There’s a free audiobook podcast available, which is a professional-level recording of “Harry Potter and the Methods of Rationality” by Eliezer Yudkowsky. The reading is done by Jack Voraces, and he does a darned good job.
I’ve read this fanfic before, although I think I got sick of it at some point and stopped.
First, it’s not convincing as the story of a kid of HP’s age, even if HP had been a prodigy (which he wasn’t, in JKR’s book). There’s some fairly insightful stuff about Hermione’s level and type of intelligence, and about the fanfic HP’s level and type of intelligence. But this is not an elementary school kid’s story. Occasionally the fanfic author corrects for this, but not often.
Second, it’s culturally unconvincing. As bad as the Malfoys are, in JKR’s book, the idea that Draco, as an elementary school kid, would casually float the idea of the future rape of a young witch of his own age, is ridiculous. If wizarding Britain really were a Dark Ages or Bronze Age type society, Draco would have been restrained by the fact that she was a witch of good family and wide reputation, and was very likely to be a close relative of his.
Almost everyone in wizarding Britain, except Muggles, must be a close relative of everyone else, such that I suspect cousin marriage is almost unavoidable. So raping almost anyone would be raping a cousin, which would offend your own Noble House and every other Noble House; and the whole Bronze Age argument collapses. “We don’t talk about what happened” is an option, I suppose, but that’s hardly an issue of the rule of law. It’s the application of law.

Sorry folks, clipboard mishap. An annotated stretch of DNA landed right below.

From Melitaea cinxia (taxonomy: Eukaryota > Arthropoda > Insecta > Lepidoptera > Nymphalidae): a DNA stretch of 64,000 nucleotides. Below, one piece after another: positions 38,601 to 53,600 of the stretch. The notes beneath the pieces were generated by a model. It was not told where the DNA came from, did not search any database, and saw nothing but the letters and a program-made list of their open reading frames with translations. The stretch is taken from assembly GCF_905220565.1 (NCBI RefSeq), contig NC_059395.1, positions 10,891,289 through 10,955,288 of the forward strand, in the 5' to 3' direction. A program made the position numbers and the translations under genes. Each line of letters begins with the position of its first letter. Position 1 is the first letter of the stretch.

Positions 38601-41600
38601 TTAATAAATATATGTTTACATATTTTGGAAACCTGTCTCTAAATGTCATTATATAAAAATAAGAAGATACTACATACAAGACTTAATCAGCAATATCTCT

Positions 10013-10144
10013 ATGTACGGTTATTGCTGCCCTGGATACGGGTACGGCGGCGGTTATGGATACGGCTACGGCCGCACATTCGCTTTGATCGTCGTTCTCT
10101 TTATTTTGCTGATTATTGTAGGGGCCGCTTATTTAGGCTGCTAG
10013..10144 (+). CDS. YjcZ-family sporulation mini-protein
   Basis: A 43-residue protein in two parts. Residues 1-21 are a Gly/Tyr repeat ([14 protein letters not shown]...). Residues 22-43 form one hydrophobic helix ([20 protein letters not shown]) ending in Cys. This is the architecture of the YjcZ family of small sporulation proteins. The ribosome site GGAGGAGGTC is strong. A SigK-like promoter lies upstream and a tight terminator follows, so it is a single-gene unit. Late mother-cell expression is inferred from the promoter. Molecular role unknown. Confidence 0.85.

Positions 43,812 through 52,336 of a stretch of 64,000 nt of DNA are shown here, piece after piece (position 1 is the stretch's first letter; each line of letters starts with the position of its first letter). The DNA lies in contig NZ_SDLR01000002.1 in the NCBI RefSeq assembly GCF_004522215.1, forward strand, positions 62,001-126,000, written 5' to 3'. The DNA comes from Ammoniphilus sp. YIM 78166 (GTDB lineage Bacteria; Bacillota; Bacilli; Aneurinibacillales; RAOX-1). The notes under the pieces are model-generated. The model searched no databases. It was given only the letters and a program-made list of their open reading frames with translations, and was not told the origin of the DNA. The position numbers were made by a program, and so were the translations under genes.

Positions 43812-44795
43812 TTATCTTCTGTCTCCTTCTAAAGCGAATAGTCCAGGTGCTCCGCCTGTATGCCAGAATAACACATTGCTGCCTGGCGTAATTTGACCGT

There are places in Europe where a rich or noble young man might have been able to Do Bad Things without fear of law, but it’s not an Enlightenment issue in the UK. (And holy crud, the Enlightenment worship in this fanfic, without much knowledge of what was going on besides science. Or what happened to scientists who fell afoul of Enlightenment-era rulers.)
The rule of law goes quite far back in the UK. The Bayeux Tapestry seems to argue that because Saxon law enforcement had collapsed in England on some important cases, therefore it was righteous for William I to take it over (beyond his claim to having had the kingship bequeathed to him, in a matter that was of course illegal under Saxon law). The Plantagenets made the rule of law and a court system their priority, and we already see rich and noble men being prosecuted for rape and murder by the kings of England. (Scotland was under brehon law and various other law systems, so I don’t know much about it; but it wasn’t lawless.)
The fanfic seems to think that a rape trial in the Wizengamot would necessarily be a joke; but the historic analogy, being brought before a jury of peers, was extremely serious. Even if you had the votes, even if you had the blackmail, the practical upshot would be that Draco would be ruined socially. International wizard society would shun him, if nobody else; and being a criminal was historically not good for your credit rating at banks.
Who would marry him? How would you get heirs for House Malfoy? Obviously these things would concern Lucius Malfoy. Draco might go under house arrest for the rest of Lucius’ life, at that point, or be confined at some other Malfoy property. All sorts of things happen to bad heirs, if you really live in a lawless society. And frankly, there are tons of cousins whom Lucius could adopt as heirs. He’d be sad, but the Malfoy name would continue.
I suppose that one could argue that the “modern” features of wizarding Britain’s society would cushion Draco’s fate somewhat. But the whole thing is just over the top, and unbalances the story early on.